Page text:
- Define a set of use cases that determine the purpose of the function being defined, including its operational domain and level of autonomy. A use case could be, for example, hands-free driving or keeping in lane on a segment of a highway between exits.
- Identify relevant standards, legal requirements and social expectations to derive adequate performance targets and boundary constraints for the use cases (see blog post #2).
- Identify a set of scenarios that could be encountered when performing each use case. Each scenario should be described in terms of actions, events and scenes which consist of dynamic elements, such as other traffic participants, scenery and environmental factors, and a self-representation. A scenario could be, for example, entering a tunnel under rainy conditions within a steady flow of traffic.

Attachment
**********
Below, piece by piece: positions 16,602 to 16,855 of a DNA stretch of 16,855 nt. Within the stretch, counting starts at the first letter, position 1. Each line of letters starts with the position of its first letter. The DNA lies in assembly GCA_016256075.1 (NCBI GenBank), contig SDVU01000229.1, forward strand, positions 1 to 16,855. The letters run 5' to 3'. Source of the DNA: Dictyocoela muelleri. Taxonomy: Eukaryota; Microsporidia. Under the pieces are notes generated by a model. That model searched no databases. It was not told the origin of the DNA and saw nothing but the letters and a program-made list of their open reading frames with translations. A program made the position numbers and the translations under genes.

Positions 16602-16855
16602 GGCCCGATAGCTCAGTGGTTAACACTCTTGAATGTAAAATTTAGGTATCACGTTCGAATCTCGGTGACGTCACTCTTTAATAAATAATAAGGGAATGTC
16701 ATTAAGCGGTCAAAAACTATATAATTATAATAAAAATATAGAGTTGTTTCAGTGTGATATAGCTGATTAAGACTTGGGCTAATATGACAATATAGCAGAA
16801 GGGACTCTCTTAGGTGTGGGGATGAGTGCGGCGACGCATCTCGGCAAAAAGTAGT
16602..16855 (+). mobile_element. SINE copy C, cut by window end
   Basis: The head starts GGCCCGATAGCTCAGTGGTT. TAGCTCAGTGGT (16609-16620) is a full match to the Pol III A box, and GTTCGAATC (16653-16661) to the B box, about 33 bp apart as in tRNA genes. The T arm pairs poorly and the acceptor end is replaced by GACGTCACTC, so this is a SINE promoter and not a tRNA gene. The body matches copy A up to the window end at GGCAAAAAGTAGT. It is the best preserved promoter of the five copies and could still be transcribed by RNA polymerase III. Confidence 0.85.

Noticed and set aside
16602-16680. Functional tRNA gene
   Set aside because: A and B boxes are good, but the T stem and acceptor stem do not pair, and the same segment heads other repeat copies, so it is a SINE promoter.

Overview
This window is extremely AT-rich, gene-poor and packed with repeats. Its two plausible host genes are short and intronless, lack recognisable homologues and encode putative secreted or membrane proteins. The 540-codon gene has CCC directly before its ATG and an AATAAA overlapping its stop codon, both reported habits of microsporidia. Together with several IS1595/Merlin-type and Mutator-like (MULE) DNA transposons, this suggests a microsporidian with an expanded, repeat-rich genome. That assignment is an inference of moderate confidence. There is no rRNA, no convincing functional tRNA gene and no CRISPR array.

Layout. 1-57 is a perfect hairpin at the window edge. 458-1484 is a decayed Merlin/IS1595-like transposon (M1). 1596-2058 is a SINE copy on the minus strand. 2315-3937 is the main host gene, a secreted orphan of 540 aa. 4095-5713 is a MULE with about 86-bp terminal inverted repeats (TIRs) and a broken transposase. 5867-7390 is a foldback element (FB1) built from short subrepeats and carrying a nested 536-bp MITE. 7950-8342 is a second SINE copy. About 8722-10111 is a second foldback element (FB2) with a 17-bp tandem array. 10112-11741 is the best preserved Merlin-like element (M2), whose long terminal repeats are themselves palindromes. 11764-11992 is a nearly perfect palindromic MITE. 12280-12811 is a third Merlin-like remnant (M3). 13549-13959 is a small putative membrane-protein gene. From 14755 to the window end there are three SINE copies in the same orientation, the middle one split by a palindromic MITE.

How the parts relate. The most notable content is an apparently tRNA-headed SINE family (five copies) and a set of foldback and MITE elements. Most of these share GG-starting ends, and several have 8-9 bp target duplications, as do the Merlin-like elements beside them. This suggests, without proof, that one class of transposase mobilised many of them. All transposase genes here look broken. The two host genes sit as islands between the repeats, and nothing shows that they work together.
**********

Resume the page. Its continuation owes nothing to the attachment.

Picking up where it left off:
- Identify and evaluate hazards for each scenario that could be caused by a failure of the systems within the vehicle, the function itself, the traffic situation or through interactions with the vehicle operator or other traffic participants (see blog post #3). An associated set of safety goals and fulfilment criteria should be defined to specify the necessary level of performance required for the scenario in order to reach the level of safety as defined in steps 1) and 2). This could include adopting formal rule-based approaches similar to RSS but tailored to the specific scenario including consideration of environmental factors that may impact the dynamic relations between objects (e.g. the braking distance due to wet roads).